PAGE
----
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How long does homemade ricotta keep in the fridge? I made some yesterday and have far more than I need for current projects. Thanks!! ;o)

Thinking about putting some in a loaf of bread . . . when all is said and done (i.e., all recipe for which I have plans), I'll have two cups or so left over.

AntoniaJames is a trusted source on Bread/Baking.

asked over 6 years ago

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7 answers 15053 views
3639eee1 5e0d 4861 b1ed 149bd0559f64  gator cake
hardlikearmour

hardlikearmour is a trusted home cook.

added over 6 years ago

It goes bad pretty fast. I made some awhile back, and if my recall is correct it was sour about 10 days later. Hope someone has a more accurate time frame. I'd definitely try to use it sooner than later. Don't you love home made ricotta?

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72b8c92f c97c 49cf 8fc2 4b08462521f6  me
added over 6 years ago

I don't think you will get an accurate time frame you just have to keep and eye on it. It will smell sour and sometimes turn sorta pink.

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496e3e21 39ca 4097 9452 893af2b65dbb  port2
added over 6 years ago

I'd say not more than 3 oraybe 4 days, safely. Keep it packed tight on the top shelf of the fridge. Freezing it destroys its texture, so you may as well find a great recipe for an early spring cake involving 2 cups of ricotta and enjoy it :)

Personally, I'd go for this old Marcella Hazan recipe, a classic. And irresistible.

Sweet Ricotta Fritters
450g fresh ricotta
4 eggs
10-11 tbsp plain flour
zest of 2 lemons
2 heaped tbsp castor sugar
40g melted butter
about 2 cups vegetable oil, for frying
about one-third cup honey, for drizzling
ground cinnamon, for dusting

Beat ricotta till smooth; add eggs and beat until combined.

Add flour a little at a time, working it into the ricotta. Then add the lemon zest, sugar and melted butter and beat until combined. The consistency should not be wet and sloppy but not dry either: add a little more flour if necessary. Rest for 10 minutes.

Heat a heavy-based pan with enough oil to come 2cm up the sides. When hot, gently push in spoonfuls of the ricotta mixture and cook, turning, until lightly golden. Remove with a slotted spoon and drain on kitchen paper.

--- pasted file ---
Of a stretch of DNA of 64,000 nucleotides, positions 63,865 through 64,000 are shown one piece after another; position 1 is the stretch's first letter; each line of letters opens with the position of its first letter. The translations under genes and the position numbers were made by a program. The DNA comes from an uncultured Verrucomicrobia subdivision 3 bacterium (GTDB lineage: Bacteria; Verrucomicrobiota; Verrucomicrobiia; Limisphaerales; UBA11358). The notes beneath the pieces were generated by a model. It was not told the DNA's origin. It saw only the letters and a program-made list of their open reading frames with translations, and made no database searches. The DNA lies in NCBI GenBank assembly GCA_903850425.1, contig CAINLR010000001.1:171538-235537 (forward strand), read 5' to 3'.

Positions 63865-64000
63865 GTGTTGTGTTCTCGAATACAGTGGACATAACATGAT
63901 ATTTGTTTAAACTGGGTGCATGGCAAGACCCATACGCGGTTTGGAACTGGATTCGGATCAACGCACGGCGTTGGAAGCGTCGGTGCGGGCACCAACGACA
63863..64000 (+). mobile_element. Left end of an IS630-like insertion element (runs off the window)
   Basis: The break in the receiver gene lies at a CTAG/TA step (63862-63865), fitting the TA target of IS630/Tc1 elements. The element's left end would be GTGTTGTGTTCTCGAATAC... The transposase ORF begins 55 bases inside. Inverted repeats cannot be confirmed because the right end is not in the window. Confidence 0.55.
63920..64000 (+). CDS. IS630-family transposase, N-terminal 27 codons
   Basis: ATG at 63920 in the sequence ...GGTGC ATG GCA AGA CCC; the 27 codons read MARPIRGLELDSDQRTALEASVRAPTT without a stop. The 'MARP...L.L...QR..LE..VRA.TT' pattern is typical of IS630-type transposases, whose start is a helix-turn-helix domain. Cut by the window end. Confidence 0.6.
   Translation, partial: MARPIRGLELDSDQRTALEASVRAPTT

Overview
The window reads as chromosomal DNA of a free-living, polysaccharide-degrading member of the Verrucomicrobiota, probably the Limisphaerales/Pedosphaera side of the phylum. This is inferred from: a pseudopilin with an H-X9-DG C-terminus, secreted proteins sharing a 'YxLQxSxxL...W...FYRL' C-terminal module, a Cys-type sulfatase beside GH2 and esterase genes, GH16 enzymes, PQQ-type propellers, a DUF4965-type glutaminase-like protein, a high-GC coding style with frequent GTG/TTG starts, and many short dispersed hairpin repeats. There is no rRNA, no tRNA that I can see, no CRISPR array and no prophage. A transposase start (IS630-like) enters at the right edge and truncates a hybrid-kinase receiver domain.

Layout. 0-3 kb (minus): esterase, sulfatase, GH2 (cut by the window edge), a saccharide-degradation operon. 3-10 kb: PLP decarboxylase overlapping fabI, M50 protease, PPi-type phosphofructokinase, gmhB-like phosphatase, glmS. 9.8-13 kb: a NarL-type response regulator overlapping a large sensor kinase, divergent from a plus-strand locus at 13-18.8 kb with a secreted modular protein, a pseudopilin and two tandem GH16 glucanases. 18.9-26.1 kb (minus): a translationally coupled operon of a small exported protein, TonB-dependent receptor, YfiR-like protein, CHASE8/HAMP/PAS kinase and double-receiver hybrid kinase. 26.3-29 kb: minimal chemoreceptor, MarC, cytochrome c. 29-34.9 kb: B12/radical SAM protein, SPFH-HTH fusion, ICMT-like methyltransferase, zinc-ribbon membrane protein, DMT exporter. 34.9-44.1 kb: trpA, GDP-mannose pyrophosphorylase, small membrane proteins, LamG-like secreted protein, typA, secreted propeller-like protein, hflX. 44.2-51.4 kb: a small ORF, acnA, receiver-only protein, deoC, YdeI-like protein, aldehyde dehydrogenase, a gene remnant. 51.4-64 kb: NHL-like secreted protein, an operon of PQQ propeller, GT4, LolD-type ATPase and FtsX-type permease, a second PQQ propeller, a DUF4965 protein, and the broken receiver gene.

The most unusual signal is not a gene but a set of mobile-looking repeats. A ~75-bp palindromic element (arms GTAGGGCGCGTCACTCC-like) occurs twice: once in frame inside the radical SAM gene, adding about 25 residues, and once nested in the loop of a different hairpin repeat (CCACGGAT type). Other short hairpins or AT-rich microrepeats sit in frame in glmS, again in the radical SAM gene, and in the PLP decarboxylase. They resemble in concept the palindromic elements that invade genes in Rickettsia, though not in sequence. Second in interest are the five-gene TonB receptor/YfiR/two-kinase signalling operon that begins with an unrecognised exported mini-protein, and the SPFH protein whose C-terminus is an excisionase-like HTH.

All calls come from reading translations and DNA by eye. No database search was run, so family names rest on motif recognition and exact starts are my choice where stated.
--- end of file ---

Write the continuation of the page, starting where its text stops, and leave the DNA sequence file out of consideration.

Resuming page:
To serve
Serve immediately with a drizzle of honey and a sprinkle of cinnamon.

Serves 4.

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67544da8 1862 4539 8ec8 2d9dfc2601bb  dsc 0122.nef 1
added over 6 years ago

it usually starts tasting 'different' after 3 days. to keep it for a longer time, I pack it into freezer bags after crumbling it with a fork (so that it doesn't freeze into one big clump). keeps for a long time this way, or else, yes, as thirschfeld mentioned, it starts getting a salmon pink tinge & a sour odor!

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added over 6 years ago

You can use a cup in Cottage Cheese-Dill Bread. I found a recipe in Molly Katzen's Enchanted Broccoli Forest, a version of what was a big hit -- 80's maybe? Graced many a brunch table... I don't think there's any problem with the sub.

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ChefJune

June is a trusted source on General Cooking.

added over 6 years ago

I'd think Ricotta Gnocchi would be a great use for your ricotta. I would hate to see it spoil.

I have never had any left to find out how long it lasted. We always manage to use it all up in a day or two.

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23b88974 7a89 4ef5 a567 d442bb75da04  avatar
added over 6 years ago

If you're making an Indian Dal with the whole masoor that you had mentioned in another post, crumbling this into the dal prior to serving adds a lovely texture & creaminess reminiscent of Dal Makhni.

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